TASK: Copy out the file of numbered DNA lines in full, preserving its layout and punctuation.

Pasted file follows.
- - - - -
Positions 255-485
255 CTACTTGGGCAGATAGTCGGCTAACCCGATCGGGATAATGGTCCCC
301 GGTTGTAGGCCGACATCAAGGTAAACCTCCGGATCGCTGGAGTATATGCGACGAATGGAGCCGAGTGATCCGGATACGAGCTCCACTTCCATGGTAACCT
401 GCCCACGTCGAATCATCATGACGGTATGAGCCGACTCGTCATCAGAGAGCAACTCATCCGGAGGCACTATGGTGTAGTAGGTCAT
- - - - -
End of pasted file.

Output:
Positions 255-485
255 CTACTTGGGCAGATAGTCGGCTAACCCGATCGGGATAATGGTCCCC
301 GGTTGTAGGCCGACATCAAGGTAAACCTCCGGATCGCTGGAGTATATGCGACGAATGGAGCCGAGTGATCCGGATACGAGCTCCACTTCCATGGTAACCT
401 GCCCACGTCGAATCATCATGACGGTATGAGCCGACTCGTCATCAGAGAGCAACTCATCCGGAGGCACTATGGTGTAGTAGGTCAT